Now, with the Willamette Street building identified as the architecture firm’s next home, Brokaw said he and his partners are willing to develop the East Broadway building for another user. The partners would work with the Eugene office of Portland-based Anderson Construction to develop the building once enough tenants are found to occupy it.

Renovation details

Two-and-a-half blocks north, the 36,000-square-foot Willamette Street building is composed of two identical adjacent two-story structures constructed during the 1940s for Lyons Furniture, Miksis said.

A 12,000-square-foot building was constructed in the early 1940s, followed by another 12,000-square-foot addition in about 1948, Miksis said. Interior doors allowed access between both halves. The building has a 12,000-square-foot basement.

Oregon Antique Mall occupied the building for 25 years, before moving in 2014 to a smaller storefront on West Sixth Avenue.

The building is made of poured reinforced concrete and large Douglas fir columns and beams, Miksis and Brokaw said.

The renovation will remove paneling and false ceilings to expose the heavy timber construction, Miksis said.

“We are going to peel back what has been applied to the walls and have a fairly unique and interesting looking building,” he said.

Brokaw said the two-story structure is a “classic loft building,” similar to those found in Portland’s trendy Pearl District.

“You don’t see a lot of that here,” he said.

The building’s present plain grafitti-marred concrete and metal facade will be replaced with glass and wood, including windows that roll up like garage doors and glued laminated timber beams. A cantilevered roof will extend from the roof line.

A new entrance will be installed in the middle of the two structures, with an eight foot wide by 22-foot tall concrete slab providing structural strength, Brokaw said.

“It’s a long skinny building on the street, and (the central entrance) will help break that up,” he said.

Essex General Construction will be the general contractor.

Leasing plans

Miksis, a development consultant and co-owner of deChase Miksis with Boise-based Dean Papè, said he will move his office to the Willamette Street building from its present rented space in the Northwest Community Credit Union building near East Eighth Avenue and Ferry Street.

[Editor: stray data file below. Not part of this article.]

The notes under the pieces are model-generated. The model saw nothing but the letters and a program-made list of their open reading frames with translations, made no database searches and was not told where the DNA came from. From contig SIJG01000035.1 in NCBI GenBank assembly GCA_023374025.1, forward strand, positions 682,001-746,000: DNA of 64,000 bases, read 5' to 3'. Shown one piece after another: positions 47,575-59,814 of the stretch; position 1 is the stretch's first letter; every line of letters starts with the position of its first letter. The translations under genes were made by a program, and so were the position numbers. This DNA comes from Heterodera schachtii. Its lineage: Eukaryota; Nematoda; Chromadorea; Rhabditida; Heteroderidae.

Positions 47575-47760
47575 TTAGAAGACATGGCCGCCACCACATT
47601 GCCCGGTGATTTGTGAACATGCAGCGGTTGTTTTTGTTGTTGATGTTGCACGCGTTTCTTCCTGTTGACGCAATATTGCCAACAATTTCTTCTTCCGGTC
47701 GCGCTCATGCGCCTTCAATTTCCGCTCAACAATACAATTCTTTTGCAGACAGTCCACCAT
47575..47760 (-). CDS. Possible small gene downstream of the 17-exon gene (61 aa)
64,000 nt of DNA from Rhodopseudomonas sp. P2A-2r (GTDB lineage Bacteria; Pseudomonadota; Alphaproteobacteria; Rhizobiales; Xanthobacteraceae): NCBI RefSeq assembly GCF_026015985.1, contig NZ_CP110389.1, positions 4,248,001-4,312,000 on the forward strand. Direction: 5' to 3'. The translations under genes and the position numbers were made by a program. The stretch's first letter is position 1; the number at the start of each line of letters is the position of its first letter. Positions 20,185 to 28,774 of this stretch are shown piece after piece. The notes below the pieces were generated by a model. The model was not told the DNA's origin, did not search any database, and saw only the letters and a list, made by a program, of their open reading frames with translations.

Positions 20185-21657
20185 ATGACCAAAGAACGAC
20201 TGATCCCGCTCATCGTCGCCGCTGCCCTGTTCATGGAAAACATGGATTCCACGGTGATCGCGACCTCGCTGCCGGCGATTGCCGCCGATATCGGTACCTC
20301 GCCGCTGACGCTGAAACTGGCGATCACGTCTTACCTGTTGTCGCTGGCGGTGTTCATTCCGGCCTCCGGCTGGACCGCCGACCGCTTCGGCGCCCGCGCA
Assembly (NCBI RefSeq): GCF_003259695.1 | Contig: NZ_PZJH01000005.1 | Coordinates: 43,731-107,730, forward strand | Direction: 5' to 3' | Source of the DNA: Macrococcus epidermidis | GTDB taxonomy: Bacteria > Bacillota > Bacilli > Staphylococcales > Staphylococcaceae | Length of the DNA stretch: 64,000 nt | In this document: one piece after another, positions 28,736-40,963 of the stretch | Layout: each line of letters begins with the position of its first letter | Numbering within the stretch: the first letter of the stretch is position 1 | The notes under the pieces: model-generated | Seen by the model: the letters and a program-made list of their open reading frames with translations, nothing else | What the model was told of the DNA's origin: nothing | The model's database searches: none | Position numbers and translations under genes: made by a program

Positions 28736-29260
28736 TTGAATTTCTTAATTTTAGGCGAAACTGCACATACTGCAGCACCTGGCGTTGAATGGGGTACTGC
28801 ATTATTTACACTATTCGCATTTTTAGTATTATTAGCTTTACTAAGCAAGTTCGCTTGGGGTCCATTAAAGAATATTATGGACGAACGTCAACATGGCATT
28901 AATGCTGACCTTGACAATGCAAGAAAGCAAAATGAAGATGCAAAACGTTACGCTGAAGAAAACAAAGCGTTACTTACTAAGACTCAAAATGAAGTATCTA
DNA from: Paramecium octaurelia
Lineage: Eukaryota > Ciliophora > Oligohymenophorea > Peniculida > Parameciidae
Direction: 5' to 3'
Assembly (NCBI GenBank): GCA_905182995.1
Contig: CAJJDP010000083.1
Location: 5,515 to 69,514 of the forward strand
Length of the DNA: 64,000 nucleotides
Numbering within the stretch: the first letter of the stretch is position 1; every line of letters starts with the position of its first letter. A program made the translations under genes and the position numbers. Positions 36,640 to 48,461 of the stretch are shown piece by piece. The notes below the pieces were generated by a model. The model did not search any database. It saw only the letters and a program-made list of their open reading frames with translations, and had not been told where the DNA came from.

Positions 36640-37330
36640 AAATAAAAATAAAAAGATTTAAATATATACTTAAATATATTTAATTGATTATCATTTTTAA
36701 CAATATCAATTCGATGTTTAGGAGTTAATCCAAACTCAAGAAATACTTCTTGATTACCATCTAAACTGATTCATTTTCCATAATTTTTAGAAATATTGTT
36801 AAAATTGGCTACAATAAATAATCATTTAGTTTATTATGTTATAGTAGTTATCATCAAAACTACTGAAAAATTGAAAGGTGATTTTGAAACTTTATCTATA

Miksis said he has commitments to lease about 60 percent of the first and second floors of the Willamette Street building. He said likely tenants include a local brewery, that will put in a tap house, and a tech firm.

The building will have access to a high speed fiber network being installed by the Eugene Water & Electric Board as part of a city-funded initiative.

Veteran Eugene restaurateur Sara Willis plans to move her latest venture, Saucefly, a gourmet prepared foods business, to the building in the fall.

During the past 15 years, Willis has helped start such restaurants as Red Agave, El Vaquero, Asado and Carmelita Spats.

Now, she prepares restaurant-quality sauces, marinades, salad dressings, salsas, cookie dough, cocktail mixers and other items in a small commercial kitchen in west Eugene.

Willis, who began Saucefly last August, so far has about 50 customers who receive monthly boxes with items they use to prepare meals.

People place orders through a website.

“I create boxes for people who like to cook,” Willis said.

She said she will move her kitchen to the Willamette Street building and create a store, tentatively named Saucefly Mercado.

Willis has chosen a space in the back of the building, which will enable customers to park near the door.

She plans to rent 1,200-square feet on the first floor and another 800 square feet in the basement.

“It has a real good warehouse type feel that I’m looking for in this project,” Willis said.

Jefferson Library featured in Democrat-Herald

Photograph by Godofredo Vasquez

"Groundbreaking set for new Jefferson Library"

By Kyle Odegard
Albany Democrat-Herald
February 6, 2017

JEFFERSON – Residents have worked since 2009 to create a new library for this small town, and their efforts are finally paying off.